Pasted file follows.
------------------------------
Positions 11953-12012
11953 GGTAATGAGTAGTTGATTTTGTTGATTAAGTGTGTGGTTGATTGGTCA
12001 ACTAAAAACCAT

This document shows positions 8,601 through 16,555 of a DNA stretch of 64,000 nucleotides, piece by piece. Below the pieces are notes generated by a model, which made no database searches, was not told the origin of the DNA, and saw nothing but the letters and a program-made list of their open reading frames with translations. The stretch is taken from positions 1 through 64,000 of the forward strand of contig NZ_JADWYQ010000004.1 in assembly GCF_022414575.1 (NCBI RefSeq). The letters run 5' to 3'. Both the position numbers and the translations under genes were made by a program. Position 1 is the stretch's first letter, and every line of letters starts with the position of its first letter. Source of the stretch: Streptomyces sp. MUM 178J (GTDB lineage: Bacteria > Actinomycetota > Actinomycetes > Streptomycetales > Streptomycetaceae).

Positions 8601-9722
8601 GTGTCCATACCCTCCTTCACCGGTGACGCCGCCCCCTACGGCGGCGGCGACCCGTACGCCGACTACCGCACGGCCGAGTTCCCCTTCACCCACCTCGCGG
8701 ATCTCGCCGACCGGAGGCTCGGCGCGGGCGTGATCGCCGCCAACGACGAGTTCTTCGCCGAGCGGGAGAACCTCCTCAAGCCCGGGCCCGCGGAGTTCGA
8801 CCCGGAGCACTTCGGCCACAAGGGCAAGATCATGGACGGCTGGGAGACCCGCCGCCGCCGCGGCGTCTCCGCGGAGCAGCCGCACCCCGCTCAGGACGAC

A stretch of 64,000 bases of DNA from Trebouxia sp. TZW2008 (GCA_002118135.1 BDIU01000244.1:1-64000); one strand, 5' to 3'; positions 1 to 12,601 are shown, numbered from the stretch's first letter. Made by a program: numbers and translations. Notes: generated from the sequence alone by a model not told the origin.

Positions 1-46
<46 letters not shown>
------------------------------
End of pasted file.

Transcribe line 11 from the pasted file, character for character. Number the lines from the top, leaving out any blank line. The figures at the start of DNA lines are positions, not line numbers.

<46 letters not shown>